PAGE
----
CEBRA’s Siberian Smart School Represents a New Paradigm for Education Design

Paul Keskeys Paul Keskeys

After surviving long, intensive university programs and continuing professional development throughout their careers, architects understand the importance of education better than anyone. It is no surprise, then, that an international competition to design a major new educational complex in Russia attracted some of the biggest firms in the world, including Dutch studio MVRDV and Japanese architect Sou Fujimoto.

Ultimately, though, Danish firm CEBRA emerged victorious, collaborating with UNK Project, VEGA Landskab, and Niras to conceive a school building unlike any that has been built before. Smart School Meadows will now be built in Irkutsk, one of the largest cities in Siberia, offering learning facilities for over 1,000 children aged from three all the way up to 18.

“We have developed a both unifying and expanding concept that bridges between school complex, nature, and modern society in the form of a diverse, inclusive, and activating learning environment,” explains architect and cofounding partner Carsten Primdahl. “By turning a string of individual buildings containing the main functions into a ring, the emerging central area becomes an interconnected space of cross-functional relations.”

CEBRA’s ring surrounds a communal green space — the “meadow” — and is topped with a pleated roof that rises and falls to accommodate the necessary facilities in each segment. Breaks in the building serve to reduce the building’s visual massing to a more human scale at ground level, while timber is proposed for external cladding and interior finishes to provide a warm aesthetic in what can be an exceedingly cold climate.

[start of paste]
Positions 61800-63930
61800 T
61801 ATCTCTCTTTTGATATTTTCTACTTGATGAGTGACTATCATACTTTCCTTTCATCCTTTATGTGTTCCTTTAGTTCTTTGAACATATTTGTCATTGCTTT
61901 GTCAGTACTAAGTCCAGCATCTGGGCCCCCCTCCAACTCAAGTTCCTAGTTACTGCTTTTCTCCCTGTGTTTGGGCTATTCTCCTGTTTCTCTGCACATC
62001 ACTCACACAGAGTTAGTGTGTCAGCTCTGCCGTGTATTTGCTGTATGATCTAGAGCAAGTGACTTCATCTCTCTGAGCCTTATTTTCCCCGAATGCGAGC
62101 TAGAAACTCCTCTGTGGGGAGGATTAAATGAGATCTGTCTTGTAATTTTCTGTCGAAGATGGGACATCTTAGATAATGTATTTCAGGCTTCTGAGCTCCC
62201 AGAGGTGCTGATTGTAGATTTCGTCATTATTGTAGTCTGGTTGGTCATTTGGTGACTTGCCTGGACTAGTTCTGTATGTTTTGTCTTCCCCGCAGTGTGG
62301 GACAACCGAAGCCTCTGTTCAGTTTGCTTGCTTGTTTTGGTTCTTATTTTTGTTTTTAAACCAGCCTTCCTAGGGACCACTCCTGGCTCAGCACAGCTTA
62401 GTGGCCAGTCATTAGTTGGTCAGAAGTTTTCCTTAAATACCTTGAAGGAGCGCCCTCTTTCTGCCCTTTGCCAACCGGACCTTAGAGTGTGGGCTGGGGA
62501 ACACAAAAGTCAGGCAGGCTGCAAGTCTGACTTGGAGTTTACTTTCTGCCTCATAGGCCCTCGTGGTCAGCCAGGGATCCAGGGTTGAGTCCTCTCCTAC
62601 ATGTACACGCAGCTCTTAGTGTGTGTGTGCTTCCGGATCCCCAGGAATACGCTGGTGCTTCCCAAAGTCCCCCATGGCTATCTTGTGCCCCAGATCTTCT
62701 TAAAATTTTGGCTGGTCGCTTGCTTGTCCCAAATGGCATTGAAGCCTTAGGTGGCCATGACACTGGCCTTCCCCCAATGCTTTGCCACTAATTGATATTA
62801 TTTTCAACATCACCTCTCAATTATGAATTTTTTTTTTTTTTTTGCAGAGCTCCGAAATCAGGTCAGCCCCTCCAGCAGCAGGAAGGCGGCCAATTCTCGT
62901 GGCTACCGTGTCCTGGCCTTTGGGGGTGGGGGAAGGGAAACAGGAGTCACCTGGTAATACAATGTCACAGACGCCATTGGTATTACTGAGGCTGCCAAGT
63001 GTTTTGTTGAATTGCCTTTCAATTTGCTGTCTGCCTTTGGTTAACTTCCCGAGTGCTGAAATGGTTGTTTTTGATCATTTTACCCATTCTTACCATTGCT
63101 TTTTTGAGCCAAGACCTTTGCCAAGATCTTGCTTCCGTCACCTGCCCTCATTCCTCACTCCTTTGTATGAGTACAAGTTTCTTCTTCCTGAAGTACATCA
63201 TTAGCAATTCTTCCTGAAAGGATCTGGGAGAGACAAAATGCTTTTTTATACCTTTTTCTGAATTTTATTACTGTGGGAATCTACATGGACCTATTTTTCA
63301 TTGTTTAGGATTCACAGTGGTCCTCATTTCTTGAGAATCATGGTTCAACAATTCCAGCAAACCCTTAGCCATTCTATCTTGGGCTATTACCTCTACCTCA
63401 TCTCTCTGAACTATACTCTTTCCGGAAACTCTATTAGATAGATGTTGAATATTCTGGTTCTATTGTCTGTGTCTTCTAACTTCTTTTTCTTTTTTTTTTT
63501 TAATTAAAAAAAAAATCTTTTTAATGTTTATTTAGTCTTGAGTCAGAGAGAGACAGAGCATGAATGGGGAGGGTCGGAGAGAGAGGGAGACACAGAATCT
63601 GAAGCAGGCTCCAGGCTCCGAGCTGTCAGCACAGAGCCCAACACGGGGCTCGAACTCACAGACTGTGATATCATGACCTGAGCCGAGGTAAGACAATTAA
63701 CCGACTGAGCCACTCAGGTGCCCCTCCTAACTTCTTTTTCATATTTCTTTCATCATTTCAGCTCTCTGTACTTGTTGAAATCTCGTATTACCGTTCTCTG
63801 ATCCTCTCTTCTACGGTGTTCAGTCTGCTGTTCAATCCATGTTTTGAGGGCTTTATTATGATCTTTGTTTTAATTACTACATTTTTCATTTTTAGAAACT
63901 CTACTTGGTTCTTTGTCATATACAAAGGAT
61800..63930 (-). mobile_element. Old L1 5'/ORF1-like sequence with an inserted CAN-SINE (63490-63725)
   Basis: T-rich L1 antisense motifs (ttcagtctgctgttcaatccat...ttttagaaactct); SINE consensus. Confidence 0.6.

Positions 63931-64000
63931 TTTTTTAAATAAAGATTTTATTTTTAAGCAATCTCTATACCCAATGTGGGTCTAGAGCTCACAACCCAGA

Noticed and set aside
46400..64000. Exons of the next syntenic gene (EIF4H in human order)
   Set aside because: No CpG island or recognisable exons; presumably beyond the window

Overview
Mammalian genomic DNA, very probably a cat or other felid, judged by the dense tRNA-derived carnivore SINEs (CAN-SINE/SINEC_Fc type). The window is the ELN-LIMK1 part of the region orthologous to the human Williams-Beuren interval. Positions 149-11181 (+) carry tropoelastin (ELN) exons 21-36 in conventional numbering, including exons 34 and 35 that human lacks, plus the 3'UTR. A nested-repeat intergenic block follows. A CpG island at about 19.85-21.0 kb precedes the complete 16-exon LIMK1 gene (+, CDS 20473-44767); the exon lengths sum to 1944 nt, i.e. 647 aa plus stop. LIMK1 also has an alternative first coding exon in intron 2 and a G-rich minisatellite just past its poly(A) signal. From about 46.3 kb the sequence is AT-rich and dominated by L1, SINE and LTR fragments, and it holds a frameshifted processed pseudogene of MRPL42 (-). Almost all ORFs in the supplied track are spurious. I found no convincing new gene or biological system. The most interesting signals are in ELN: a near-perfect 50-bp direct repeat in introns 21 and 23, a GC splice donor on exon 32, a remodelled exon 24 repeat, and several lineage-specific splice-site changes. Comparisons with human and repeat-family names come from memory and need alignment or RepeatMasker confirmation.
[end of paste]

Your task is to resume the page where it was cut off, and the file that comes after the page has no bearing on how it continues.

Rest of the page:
The educational element of this complex is the tip of the proverbial iceberg in programmatic terms: CEBRA has proposed a multifunctional building incorporating a vast array of uses, including cultural, leisure, and health centers, all of which will be fully accessible to the public. Furthermore, as part of the school’s inclusive ethos, part of the site will contain residential accommodation for orphaned children and their foster families. The intention is to transform this school into a vibrant communal hub that will act as an urban epicenter of activity for residents across the city.

Open-plan spaces throughout the school are designed to accommodate a mixture of uses, arranged in a flexible manner that anticipates evolving approaches to education and future shifts in user requirements. Meanwhile, common areas are characterized by floor-to-ceiling glazing that permits a huge amount of natural light. And a variety of informal seating areas are integrated to allow for a mix of social and educational functions.

CEBRA’s winning design offers a tantalizing vision of a new programmatic approach to schools and shared public amenities within urban areas. The wider architectural community will undoubtedly monitor the building’s functionality closely upon its completion. Should the format prove successful, Smart School Meadows has the potential to form a new precedent for education design in cities across the globe.

Paul Keskeys Author: Paul Keskeys
Paul Keskeys is Editor in Chief at Architizer. An architect-trained editor, writer and content creator, Paul graduated from UCL and the University of Edinburgh, gaining an MArch in Architectural Design with distinction. Paul has spoken about the art of architecture and storytelling at many national industry events, including AIANY, NeoCon, KBIS, the Future NOW Symposium, the Young Architect Conference and NYCxDesign. As well as hundreds of editorial publications on Architizer, Paul has also had features published in Architectural Digest, PIN—UP Magazine, Archinect, Aesthetica Magazine and PUBLIC Journal.
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